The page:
Shun knives FAQs

How do you sharpen Shun knives?

The manufacturer of the Shun knife range — Kai — suggests sharpening Shun knives in one of three ways:

  • Using a whet stone
  • With a table top sharpener that accommodates the 16% bevel found on most Shun blades
  • Sending the knife away to be sharpened professionally

Some Shun knives are single bevelled and therefore should not be sharpened using a table top sharpener. To found out more about the best ways to sharpen a knife, click here.

Where are Shun knives made?

Shun knives are made in Japan using age-old Japanese knife-making techniques. They are produced in one of Japan’s traditional samurai sword-making centres, the city of Seki.

Are Shun knives good for a professional kitchen?

Professional chefs enjoy using Shun knives due to their combination of sharpness and lightness.  Manufactured in one of Japan’s knife-making capitals, Seki, the Shun Classic range is crafted using 36 layers of Damascus steel surrounding a hard VG-MAX steel core. The Pakkawood D-shaped handles are similar but slightly different to the traditional Japanese style, which many chefs find easy to use for quick and delicate preparation techniques. The composite material is strong and largely waterproof.

How do you hone Shun knives?

The best way to hone a Shun knife is to use a honing steel. Honing is distinct from sharpening; sharpening removes material from the blade to create a new (sharp edge) while honing simply aligns the microscopic shards of metal that becoming jagged and ‘off-centre’ through repeated use of the knife.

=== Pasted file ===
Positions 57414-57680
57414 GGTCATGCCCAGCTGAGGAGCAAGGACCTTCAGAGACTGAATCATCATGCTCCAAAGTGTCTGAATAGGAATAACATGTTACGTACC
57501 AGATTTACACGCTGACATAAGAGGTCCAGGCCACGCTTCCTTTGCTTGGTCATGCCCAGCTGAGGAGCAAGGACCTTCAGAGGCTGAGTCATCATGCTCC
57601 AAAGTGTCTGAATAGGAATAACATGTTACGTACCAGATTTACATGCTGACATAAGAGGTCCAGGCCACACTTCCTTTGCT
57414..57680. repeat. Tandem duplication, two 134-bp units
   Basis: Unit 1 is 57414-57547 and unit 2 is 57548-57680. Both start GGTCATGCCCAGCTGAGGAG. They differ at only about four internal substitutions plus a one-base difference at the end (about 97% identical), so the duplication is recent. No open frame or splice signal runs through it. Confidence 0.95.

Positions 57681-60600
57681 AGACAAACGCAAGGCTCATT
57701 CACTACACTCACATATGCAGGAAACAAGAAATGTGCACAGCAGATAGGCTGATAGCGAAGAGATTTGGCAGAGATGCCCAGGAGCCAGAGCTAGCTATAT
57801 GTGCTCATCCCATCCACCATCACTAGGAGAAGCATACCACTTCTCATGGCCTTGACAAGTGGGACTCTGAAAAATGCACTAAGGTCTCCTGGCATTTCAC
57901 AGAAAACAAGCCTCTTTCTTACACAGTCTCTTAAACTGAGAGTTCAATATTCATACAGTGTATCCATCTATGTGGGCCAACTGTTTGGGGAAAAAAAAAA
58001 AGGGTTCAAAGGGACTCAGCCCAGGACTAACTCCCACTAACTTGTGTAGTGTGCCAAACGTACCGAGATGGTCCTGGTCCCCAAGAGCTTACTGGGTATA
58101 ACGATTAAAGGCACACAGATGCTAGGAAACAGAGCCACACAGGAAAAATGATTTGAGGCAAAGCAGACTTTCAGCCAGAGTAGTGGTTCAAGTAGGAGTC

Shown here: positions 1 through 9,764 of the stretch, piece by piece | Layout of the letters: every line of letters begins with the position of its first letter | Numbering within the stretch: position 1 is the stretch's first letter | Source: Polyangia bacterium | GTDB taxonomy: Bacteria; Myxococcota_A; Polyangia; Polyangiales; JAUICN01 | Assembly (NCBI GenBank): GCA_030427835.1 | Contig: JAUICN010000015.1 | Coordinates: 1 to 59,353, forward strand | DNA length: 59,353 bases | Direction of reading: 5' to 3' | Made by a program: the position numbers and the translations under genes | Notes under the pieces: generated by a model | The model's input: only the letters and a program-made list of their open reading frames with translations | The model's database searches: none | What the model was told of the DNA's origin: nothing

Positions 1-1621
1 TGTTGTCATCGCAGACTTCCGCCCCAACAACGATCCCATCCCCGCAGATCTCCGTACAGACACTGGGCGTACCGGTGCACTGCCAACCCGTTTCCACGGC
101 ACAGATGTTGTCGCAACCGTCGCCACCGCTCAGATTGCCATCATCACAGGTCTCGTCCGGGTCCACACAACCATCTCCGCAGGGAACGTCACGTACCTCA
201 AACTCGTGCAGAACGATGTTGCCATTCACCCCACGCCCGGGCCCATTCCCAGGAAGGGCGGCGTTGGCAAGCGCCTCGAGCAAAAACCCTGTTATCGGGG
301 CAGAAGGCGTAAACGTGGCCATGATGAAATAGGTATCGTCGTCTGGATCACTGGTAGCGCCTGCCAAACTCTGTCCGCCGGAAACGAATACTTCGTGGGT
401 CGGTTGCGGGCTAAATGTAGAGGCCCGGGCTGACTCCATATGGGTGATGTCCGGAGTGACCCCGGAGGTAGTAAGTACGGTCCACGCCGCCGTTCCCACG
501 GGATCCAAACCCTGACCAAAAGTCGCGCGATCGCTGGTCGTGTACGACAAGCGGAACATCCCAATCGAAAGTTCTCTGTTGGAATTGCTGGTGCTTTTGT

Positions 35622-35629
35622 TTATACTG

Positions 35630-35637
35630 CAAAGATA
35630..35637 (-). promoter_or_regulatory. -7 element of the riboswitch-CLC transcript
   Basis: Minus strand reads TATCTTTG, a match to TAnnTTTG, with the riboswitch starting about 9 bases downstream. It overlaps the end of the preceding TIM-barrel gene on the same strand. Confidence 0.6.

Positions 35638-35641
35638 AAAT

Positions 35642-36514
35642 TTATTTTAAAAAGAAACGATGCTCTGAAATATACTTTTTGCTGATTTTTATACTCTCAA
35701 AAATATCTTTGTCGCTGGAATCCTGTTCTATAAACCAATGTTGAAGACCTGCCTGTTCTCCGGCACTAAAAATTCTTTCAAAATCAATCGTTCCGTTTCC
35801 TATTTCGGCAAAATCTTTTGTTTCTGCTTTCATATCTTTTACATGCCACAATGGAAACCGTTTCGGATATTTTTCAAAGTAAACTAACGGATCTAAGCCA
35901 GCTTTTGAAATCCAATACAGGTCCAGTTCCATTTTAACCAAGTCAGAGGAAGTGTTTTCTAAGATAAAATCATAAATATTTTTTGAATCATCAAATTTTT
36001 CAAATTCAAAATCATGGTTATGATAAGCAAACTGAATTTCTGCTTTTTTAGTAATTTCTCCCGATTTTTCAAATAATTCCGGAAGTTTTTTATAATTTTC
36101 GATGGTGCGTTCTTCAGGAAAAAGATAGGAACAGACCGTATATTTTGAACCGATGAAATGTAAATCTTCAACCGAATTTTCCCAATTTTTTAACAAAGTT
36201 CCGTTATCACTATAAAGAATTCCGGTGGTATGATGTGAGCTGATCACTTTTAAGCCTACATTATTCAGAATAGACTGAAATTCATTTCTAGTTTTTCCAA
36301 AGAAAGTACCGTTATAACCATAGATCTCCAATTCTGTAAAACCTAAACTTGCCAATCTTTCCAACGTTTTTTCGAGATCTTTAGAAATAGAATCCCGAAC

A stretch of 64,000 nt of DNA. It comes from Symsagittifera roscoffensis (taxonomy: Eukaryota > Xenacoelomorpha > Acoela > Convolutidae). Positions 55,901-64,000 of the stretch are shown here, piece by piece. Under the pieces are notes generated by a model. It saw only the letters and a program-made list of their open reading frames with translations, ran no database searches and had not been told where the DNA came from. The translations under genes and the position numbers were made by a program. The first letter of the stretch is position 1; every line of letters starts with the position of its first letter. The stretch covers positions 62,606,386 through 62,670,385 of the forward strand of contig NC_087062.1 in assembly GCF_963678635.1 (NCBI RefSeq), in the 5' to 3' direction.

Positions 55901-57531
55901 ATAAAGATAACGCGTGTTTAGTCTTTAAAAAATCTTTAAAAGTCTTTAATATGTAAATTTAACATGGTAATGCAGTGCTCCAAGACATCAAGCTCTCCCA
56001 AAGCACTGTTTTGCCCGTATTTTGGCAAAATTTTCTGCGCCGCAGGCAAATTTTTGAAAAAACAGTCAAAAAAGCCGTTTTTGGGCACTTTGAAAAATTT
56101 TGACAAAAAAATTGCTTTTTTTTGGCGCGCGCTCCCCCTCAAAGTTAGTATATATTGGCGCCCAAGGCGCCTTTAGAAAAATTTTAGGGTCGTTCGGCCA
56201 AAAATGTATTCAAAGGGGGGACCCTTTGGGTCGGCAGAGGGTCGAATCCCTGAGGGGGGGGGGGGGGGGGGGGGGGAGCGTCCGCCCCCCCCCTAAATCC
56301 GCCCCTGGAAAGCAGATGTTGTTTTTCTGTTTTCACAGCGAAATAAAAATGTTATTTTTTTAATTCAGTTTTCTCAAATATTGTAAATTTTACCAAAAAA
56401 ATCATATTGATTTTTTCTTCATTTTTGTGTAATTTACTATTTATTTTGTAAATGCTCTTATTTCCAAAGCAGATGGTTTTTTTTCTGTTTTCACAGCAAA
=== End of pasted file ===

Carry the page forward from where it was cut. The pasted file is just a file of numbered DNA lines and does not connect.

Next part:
For more information on how to hone a blade, click here.

Who makes Shun knives?

Shun knives are made by the Kai USA Ltd, a US-based company which is part of the Japanese-run Kai Group.

How are Shun knives made?

Some ranges of Shun knives are made using hard steel core surrounded by softer steel. This softer steel jacket protects the central steel while allowing the blade to be sharpened to a high degree, a sharpness that holds for long. Both the ‘kasumi’ and ‘san mai’ styles use this method.

Other methods involve forging the blade from a single piece of steel. This is the ‘honyaki’ style.

The classical range sold by Russums is made from high-performance VG-MAX steel surrounded by Damascus stainless steel. The blade is then ground and bead-blasted to produce their famously sharp edge and attractive flowing pattern.

Are Shun knives dishwasher-safe?

You can use a dishwasher to clean Shun knives but it is strongly recommended that you DO NOT. Knives can get knocked in a dishwasher, losing their sharpness and increasing the risk of chipping. The harsh cleaning detergent used with some dishwashers also risks corroding the blade, while quality knives should not be left in water for any length of time as this could result in spotting and discolouration.

How do you pronounce ‘Shun’ knives?

Phonetically it would be written ‘shoon’ to rhyme with ‘moon’.

Where is the best place to get Shun knives sharpened?

To guarantee that your knife is sharpened to your exact specifications it is best to undertake the sharpening yourself using a whetstone. However, if you run a kitchen and are looking to sharpen multiple knives at once, professional knife sharpeners are available. Click on the following link to find a professional knife sharpening service near you.

Are Shun knives forged?

Some ranges of Shun knives are made using forging techniques while others are produced from a single piece of steel which is then ground and sharpened — a blade type known as ‘stamped’. Shun’s Blue Steel line is made using the forging technique. Shen’s Classic Pro range is stamped.

5 September 2017

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